If the CBC sees as part of its mission to help me when my furnace dies, the web is just sitting there waiting for them to start using it.

Comments

Alan's picture
Alan on July 6, 2002 - 12:17

While I agree on your unhappiness with CBC and the web, I don’t think your analysis of Maritime Noon is correct. Like you, I have been on it, won the spring bulbs and had my cranky e-mails read. It gives me great pleasure as it provides information in a way that other media cannot. There are different classes on inquiry in life and one of the differences is the immediacy of the need for the information. One of the drawbacks of the web is that is implies that all information is important now. Most is not. Much of the information stress those who are connected to a variety of media suffer is based on the inability of information to advise those subject to it of its relative importance: The fax rings as loudly for a restaurant flier as a legal demand. Good radio fits between the intranet and the newspaper. News you need sometime today or, if not, maybe later in the week —  NPR’s Car Guys. The Maritime Noon phone-in is not for the need of someone in the middle of a crisis like a broken pipe but for idle daydreaming and weekend planning. It is for reflection not instruction. The intranet is too much like staring at the daffodills. Good radio is like laying on the sofa later and thinking about what was seen.

Andrew's picture
Andrew on July 6, 2002 - 13:25

Maybe a little off topic but I miss the 1 hour compass. We now have 10 — 14 minutes of news, short weather update, 10 seconds of a live eye camera, 2 national headlines and an 8-10 minute interview followed by the weather. And if something happens on Saturday or Sunday we don’t really get to hear about it on CBC Charlottetown.

I few months ago I emailed the folks at CBC asking them to implement a weekend report into the last 10 minutes of Monday broadcasts but I was never emailed back. Do you guys think there is any way we could lobby for our 1 hour compass back?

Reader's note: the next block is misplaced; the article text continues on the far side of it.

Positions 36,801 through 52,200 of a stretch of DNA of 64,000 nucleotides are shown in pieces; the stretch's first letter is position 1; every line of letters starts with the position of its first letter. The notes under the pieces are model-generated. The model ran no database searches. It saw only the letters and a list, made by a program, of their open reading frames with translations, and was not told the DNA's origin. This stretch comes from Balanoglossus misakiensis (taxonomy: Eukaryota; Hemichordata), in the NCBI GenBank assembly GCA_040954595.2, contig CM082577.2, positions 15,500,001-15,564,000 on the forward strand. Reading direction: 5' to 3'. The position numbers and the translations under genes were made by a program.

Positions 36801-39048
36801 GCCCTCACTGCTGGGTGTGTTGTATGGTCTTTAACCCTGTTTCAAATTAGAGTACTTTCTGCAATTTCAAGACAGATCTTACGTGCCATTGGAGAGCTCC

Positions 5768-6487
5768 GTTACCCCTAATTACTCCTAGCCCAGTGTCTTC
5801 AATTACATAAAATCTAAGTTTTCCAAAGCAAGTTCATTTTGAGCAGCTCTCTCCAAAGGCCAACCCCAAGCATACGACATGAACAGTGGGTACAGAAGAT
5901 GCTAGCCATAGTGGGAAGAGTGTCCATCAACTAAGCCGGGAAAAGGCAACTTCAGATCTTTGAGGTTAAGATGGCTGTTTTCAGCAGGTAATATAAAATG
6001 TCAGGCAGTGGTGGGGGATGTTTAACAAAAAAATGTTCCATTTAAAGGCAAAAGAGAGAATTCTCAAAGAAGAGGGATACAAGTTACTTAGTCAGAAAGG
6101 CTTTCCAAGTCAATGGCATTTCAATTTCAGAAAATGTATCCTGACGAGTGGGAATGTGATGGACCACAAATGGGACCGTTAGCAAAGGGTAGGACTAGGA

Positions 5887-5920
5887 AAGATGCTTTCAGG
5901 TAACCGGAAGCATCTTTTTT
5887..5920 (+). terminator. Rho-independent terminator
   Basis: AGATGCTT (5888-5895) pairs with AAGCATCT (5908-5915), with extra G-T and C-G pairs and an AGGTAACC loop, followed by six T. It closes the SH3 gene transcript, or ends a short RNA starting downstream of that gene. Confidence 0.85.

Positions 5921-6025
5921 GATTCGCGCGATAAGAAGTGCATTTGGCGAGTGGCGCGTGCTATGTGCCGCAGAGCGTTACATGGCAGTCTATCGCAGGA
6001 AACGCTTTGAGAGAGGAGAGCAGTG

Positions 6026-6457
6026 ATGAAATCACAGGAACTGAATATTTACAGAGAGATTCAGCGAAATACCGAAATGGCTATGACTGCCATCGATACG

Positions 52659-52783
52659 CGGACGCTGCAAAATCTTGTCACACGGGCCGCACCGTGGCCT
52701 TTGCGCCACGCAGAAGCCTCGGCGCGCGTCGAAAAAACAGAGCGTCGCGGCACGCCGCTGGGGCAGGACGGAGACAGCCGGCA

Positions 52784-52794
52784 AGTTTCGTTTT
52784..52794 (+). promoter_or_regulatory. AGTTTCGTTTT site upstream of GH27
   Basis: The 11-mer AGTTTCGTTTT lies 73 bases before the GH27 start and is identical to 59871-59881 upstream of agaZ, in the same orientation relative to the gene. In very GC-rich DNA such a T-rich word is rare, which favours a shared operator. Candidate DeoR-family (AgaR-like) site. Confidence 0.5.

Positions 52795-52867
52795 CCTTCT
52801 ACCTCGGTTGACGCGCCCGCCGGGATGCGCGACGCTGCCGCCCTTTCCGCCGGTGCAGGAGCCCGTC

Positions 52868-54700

We have one main news source on PEI and it tells us jack squat.

Jevon's picture
Jevon on July 6, 2002 - 14:18

Andrew: When I do watch an episode of Compass, I can’t help but think about how much better of a National and International news segment we have now. I much prefer a national desk taking the lead on national stories rather than have the local CBC office paste together reports from other regional CBCs. I prefer the current config. for Compass myself.

Steven Garrity's picture
Steven Garrity on July 6, 2002 - 14:42

Generally, I agree with you here Peter. However, there are few odd CBC web shinannagins that I find genuinly worthwhile and interesting.

I’m the last person who would go for a flashy high-bandwith media site over a simple strong content site. That said, both 120seconds.com and JustConcerts.com are interesting and well-done. Too flashy (literally and figuretively), but interesting content. Particularly JustConcerts — here, they are using the web exactly as they should, augmenting and complimenting the radio service by providing and archive of full-length, high-quality concerts that have aired on CBC radio.

christopher's picture
christopher on July 6, 2002 - 16:59

Interesting take, Peter. When television started, what they did was make radio visual — same shows, same studios, same audiences. They did the same broadcasting theatre: took the old medium and replicated it using the new one. Most newspapers, radio stations and TV stations have done the same with the Web. “Repurposing”, I have heard it called, and it really underutilises the capabilities of the Web. But from TV to newspapers, telcos to the music industry, they want the low cost brochure/mail order value of the Web, but not the bits which challenge or threaten their existing production, distribution and business models.

A lot of people have discovered they aren’t at all in the business they thought they were. The music industry makes its money producing and selling CDs, not music. Show them a technology which reduces distribution costs to zero and they panic, then make half the lawyers in the US rich. I won’t dwell on the telcoheads :-) Most touching to me was when Novell offered the Internet a directory structure, in partnership with BT. Yep, I’ll rush right into that one. :-)

Amazing how a business model assumes its own life, totally divorced from the reality of developments in the market.

christopher's picture
christopher on July 6, 2002 - 18:03